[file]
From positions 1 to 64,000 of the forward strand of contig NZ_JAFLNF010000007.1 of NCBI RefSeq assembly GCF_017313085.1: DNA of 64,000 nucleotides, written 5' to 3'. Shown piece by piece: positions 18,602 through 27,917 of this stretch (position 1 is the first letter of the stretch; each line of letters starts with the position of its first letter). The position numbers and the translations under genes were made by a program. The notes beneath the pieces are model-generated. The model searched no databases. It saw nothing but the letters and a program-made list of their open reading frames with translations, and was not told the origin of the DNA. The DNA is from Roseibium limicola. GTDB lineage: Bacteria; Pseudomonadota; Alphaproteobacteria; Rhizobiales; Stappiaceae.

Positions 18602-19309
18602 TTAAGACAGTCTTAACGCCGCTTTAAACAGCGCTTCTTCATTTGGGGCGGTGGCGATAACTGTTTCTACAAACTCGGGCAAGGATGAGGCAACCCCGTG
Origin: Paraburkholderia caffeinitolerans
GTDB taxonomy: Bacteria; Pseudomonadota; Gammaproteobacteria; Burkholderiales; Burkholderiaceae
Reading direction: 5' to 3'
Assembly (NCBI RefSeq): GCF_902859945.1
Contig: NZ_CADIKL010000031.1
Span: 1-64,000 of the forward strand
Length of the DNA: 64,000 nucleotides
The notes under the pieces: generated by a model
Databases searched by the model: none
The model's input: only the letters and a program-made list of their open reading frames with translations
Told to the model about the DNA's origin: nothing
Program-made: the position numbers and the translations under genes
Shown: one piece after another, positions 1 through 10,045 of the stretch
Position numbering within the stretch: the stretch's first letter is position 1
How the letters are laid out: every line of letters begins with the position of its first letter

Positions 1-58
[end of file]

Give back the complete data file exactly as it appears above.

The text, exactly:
From positions 1 to 64,000 of the forward strand of contig NZ_JAFLNF010000007.1 of NCBI RefSeq assembly GCF_017313085.1: DNA of 64,000 nucleotides, written 5' to 3'. Shown piece by piece: positions 18,602 through 27,917 of this stretch (position 1 is the first letter of the stretch; each line of letters starts with the position of its first letter). The position numbers and the translations under genes were made by a program. The notes beneath the pieces are model-generated. The model searched no databases. It saw nothing but the letters and a program-made list of their open reading frames with translations, and was not told the origin of the DNA. The DNA is from Roseibium limicola. GTDB lineage: Bacteria; Pseudomonadota; Alphaproteobacteria; Rhizobiales; Stappiaceae.

Positions 18602-19309
18602 TTAAGACAGTCTTAACGCCGCTTTAAACAGCGCTTCTTCATTTGGGGCGGTGGCGATAACTGTTTCTACAAACTCGGGCAAGGATGAGGCAACCCCGTG
Origin: Paraburkholderia caffeinitolerans
GTDB taxonomy: Bacteria; Pseudomonadota; Gammaproteobacteria; Burkholderiales; Burkholderiaceae
Reading direction: 5' to 3'
Assembly (NCBI RefSeq): GCF_902859945.1
Contig: NZ_CADIKL010000031.1
Span: 1-64,000 of the forward strand
Length of the DNA: 64,000 nucleotides
The notes under the pieces: generated by a model
Databases searched by the model: none
The model's input: only the letters and a program-made list of their open reading frames with translations
Told to the model about the DNA's origin: nothing
Program-made: the position numbers and the translations under genes
Shown: one piece after another, positions 1 through 10,045 of the stretch
Position numbering within the stretch: the stretch's first letter is position 1
How the letters are laid out: every line of letters begins with the position of its first letter

Positions 1-58